TABLE 3-4 Commonly Used Animal Models of Spinal Cord Injury

Animal and Injury Modeled

Primary Utility and Potential Issues

Primate transection

  • Test the safety and efficacies of therapies

  • Determine the role of the central pattern generator in bipedal animals

  • Ethical complications with the use of primates

  • High cost of animal maintenance

  • Limited number of animals that can be prepared for experimentation

  • Spatial arrangement of the tracts differs from that in humans

Cat contusion, transection

  • Examine and define spinal cord circuitry and the central pattern generator

  • Central pattern generator may have different amounts of brain regulation compared with that in humans

  • Spatial arrangement of the tracts differs from that in humans

  • Chromosomes and genes are organized differently from those in humans

Mouse contusion, compression, transection, transgenic, microlesion formation

  • Investigate molecular and anatomical changes that occur in response to injury; however, mice respond differently than humans to spinal cord injury

  • Examine specific molecular targets for potential therapeutic targets

  • Modify genes to test the effect on restoration or loss of function

  • Difficult to assess upper extremity function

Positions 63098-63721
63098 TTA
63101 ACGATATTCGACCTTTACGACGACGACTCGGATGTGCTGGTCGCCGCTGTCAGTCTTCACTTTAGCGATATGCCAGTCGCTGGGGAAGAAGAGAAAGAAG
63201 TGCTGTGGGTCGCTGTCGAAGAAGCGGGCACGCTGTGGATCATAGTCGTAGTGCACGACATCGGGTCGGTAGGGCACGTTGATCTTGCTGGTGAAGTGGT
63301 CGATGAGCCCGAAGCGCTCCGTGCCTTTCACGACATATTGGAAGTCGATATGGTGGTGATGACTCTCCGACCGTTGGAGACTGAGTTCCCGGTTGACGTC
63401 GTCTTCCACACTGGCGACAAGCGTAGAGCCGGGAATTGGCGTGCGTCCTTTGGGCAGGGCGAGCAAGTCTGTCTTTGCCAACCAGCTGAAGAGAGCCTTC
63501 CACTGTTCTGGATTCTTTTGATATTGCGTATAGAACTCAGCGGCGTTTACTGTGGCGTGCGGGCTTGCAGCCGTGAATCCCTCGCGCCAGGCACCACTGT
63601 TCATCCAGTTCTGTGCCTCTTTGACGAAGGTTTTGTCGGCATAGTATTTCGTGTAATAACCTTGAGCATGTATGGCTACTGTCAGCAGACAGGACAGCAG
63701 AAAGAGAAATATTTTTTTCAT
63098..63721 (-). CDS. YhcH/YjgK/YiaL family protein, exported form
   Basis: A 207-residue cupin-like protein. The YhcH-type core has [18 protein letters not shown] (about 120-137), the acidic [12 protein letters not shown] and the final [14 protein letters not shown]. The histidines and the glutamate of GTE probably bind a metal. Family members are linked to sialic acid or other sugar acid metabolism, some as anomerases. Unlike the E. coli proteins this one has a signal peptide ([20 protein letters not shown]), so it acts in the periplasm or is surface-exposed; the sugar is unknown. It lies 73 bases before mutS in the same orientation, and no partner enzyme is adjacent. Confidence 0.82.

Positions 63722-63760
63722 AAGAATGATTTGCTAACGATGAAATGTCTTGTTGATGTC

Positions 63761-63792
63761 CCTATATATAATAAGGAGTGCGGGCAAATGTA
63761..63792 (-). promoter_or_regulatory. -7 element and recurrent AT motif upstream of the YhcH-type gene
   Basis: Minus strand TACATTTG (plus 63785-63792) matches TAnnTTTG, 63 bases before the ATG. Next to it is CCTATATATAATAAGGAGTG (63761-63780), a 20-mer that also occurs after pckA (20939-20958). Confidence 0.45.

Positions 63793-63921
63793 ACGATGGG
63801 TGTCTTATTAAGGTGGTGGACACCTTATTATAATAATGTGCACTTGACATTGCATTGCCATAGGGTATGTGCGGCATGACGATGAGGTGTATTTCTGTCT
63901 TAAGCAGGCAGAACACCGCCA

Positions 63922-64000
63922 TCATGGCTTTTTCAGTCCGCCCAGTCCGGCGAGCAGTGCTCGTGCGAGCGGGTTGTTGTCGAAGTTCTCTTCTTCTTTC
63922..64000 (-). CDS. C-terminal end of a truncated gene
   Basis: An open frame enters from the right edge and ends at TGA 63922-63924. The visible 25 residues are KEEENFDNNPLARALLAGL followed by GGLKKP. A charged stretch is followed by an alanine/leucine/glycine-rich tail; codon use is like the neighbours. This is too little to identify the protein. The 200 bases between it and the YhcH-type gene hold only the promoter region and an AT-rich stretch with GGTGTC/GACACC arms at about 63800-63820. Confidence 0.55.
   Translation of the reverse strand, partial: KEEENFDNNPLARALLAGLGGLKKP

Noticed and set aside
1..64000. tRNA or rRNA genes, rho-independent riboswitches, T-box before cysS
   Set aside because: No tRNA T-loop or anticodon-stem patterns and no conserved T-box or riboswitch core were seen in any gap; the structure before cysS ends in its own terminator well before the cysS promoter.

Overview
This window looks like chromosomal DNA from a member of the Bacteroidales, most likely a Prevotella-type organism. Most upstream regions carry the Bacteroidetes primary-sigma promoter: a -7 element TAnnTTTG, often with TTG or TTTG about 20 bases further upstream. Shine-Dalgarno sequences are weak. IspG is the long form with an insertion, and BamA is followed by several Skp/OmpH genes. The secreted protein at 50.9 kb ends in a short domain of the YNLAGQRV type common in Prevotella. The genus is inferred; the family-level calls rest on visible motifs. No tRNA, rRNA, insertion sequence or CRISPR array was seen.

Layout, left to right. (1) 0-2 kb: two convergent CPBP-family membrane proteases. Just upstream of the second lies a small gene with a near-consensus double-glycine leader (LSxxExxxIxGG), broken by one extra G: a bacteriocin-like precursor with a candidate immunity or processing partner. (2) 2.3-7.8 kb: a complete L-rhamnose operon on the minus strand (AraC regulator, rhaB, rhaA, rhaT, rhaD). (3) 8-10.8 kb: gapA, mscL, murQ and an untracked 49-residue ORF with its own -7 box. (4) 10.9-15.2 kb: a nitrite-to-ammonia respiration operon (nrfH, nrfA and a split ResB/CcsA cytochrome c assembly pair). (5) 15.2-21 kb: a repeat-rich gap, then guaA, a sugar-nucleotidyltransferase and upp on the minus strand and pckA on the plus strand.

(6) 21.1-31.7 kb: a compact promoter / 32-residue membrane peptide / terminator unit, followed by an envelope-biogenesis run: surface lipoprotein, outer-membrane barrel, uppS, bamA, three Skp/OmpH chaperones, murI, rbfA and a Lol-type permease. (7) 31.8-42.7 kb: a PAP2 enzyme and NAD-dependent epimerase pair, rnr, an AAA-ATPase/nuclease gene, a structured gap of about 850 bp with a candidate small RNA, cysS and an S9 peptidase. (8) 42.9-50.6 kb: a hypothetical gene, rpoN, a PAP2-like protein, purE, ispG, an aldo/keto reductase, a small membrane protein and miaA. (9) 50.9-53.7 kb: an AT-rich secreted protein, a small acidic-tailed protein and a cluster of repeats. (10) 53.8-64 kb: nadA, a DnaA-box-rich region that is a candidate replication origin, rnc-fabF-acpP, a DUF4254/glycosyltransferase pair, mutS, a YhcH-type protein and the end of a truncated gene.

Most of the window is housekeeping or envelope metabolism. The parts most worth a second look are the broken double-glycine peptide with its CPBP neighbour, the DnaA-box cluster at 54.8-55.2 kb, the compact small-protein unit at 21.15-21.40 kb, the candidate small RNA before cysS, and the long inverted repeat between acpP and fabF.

• Genetic variability in injury response, including scar formation

  • Differences in scale size of spinal cord between mice and humans

  • Spatial arrangement of the tracts differs between mice and humans

  • Chromosomes and genes are organized differently from those in humans

Rat contusion, compression, transection, microlesion formation

  • Investigate molecular and anatomical changes that occur in response to injury

  • Difficult to assess upper extremity function

  • Differences in scale size of spinal cord in rats versus humans

  • Chromosomes and genes are organized differently from those in humans

NOTE: Contusion refers to a bruising of the spinal cord. Transection models are used to simulate lacerations to the spinal cord. Transgenic refers to modification of the animal’s genetic profile, which is done by deleting or modifying existing genes or introducing a novel gene.



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